Saturday, August 30, 2014

THE SPITFIRE GRILL • Insight Theatre Company

Insight continues its season with a musical based on the 1996 film of the same name -- a folksy, simple little tale of hope, set in rural Wisconsin.

Newly released from prison, Percy (full name, Perchance and played by Sam Auch) is drawn to the small fictional town of Gilead after seeing a photo of their Autumn colors in a magazine. The local Sheriff is Percy's parole officer, a bachelor named Joe Sutter (Pete Winfrey), and he wonders why anyone would want to come to this depressed, broke little town. Gilead may be picturesque in photos, but it's pretty dreary when you live there. The Sheriff helps her get a job at the one restaurant in town, the Spitfire Grill, where Percy meets its surly owner, widow Hannah Ferguson (Janet Wells) who, getting on in years, reluctantly agrees to take Percy on to help out at the diner. Hannah's been trying to sell the grill for years, but there haven't been any takers. Percy and her new buddy Shelby (Jenni Ryan) come up with an idea about raffling off the grill to the person who can write the best essay on why they'd like to own it, which annoys the local busybody, Effy the postmistress, (Amy Loui) and Shelby's asshole husband, Caleb (Troy Turnipseed), once the hundreds of letters start to roll in. A few secrets of the residents come to light over the course of the show, and the musical ends sweetly, though predictably, as the content of these letters, full of hope and heartbreak, spur the townsfolk to reexamine their own outlooks on life.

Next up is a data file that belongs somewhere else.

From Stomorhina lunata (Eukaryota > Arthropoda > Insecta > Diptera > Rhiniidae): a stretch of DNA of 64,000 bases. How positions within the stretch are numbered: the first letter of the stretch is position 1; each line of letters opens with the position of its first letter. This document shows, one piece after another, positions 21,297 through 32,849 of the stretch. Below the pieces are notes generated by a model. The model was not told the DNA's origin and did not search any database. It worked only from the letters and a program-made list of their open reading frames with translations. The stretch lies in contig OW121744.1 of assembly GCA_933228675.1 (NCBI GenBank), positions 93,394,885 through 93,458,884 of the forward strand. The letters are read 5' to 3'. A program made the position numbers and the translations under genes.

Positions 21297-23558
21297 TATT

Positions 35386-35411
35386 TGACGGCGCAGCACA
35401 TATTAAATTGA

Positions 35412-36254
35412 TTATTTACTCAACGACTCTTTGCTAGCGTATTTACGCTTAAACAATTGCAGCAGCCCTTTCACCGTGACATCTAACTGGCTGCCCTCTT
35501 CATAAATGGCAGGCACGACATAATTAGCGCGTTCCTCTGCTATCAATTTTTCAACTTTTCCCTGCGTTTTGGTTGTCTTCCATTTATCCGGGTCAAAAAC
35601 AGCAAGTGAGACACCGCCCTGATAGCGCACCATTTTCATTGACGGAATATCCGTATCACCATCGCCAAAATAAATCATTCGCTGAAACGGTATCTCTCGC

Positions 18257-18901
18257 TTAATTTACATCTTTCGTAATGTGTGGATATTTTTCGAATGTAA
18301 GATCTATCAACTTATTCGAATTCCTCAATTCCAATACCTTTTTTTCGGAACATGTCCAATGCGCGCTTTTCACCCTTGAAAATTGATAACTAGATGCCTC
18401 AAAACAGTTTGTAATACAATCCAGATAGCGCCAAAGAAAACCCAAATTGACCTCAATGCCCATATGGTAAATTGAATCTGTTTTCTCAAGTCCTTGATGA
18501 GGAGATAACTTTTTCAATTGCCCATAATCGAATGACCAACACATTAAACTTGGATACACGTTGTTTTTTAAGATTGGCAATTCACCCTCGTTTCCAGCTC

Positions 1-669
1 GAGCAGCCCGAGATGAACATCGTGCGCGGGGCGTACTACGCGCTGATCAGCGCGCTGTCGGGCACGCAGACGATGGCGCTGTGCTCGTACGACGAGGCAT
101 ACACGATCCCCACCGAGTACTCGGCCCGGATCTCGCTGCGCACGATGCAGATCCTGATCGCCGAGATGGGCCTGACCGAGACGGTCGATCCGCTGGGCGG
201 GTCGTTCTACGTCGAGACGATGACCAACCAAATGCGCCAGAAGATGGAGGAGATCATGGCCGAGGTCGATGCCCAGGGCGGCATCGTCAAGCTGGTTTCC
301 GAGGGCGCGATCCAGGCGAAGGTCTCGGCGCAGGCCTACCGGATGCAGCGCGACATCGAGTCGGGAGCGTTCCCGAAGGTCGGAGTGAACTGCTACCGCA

Jenni Ryan (Shelby Thorpe)
and Sam Auch (Percy Talbott).
Photo credit: John Lamb
Maggie Ryan directs with an even pace, and Auch maintains a strong, understated and reliable center as Percy, and her character's growing relationship with Winfrey's sincerely appealing Sheriff works nicely. Along with Jenni Ryan's amiable and put-upon Shelby, these three, with clear voices, handle James Valcq's score with the most skill. Loui adds a welcome comedic spark to Effy, the nosy town gossip, and Turnipseed is convincing in the domineering role of Caleb who has a chip on his shoulder the size of Texas. Wells is good as the stern Hannah, who harbors her own secrets, and Paul Balfe rounds out the cast as "the visitor". Some standout out numbers include Auch's "A Ring Around the Moon" that opens the show, "Ice and Snow", and the act one closer "Shoot the Moon". The orchestra under Catherine Kopff's musical direction is solid and Kyra Bishop's beautifully authentic scenic design is lit by Jeff Behm, with costume design by Tracy Newcomb and sweet but subtle sound design by Kyle Meadors.

Pete Winfrey (Sheriff Joe Sutter)
and Sam Auch (Percy Talbott).
Photo credit: John Lamb
You've got until tomorrow to check out this unpretentious, homespun musical. As musicals go, "The Spitfire Grill" may be a little on the hokey side, but about halfway through, you almost can't help but find yourself settling into this cozy, slice-of-life story.


Book/lyrics by Fred Alley
Music/ book by James Valcq
Directed by Maggie Ryan
Heagney Theatre at Nerinx Hall, 530 East Lockwood Ave.
through August 31 | tickets: $25 - $30
Performances Thursday to Saturday at 8pm, Sundays at 2pm

Janet Wells (Hannah Ferguson), Troy Turnipseed (Caleb Thorpe)
and Jenni Ryan (Shelby Thorpe).
Photo credit: John Lamb
Sam Auch (Percy Talbott), Janet Wells* (Hannah Ferguson), Jenni Ryan (Shelby Thorpe), Troy Turnipseed (Caleb Thorpe), Pete Winfrey (Sheriff Joe Sutter), Amy Loui* (Effy Krayneck) and Paul Balfe (The Visitor).
* Member Actors' Equity Association

Scenic design by Kyra Bishop; lighting design by Jeff Behm; sound design by Kyle Meadors; costume design by Tracy Newcomb; musical direction by Catherine Kopff; properties by Jacob Wilson; stage manager, Roger Tackette.

Amy Loui (Effy Krayneck)
and Janet Wells (Hannah Ferguson).
Photo credit: John Lamb
Conductor/piano, Catherine Kopff; guitar/mandolin, D. Mike Bauer; cello, Marcia Mann; accordion, Mary Ann Schulte; violin, Adrian Walker.

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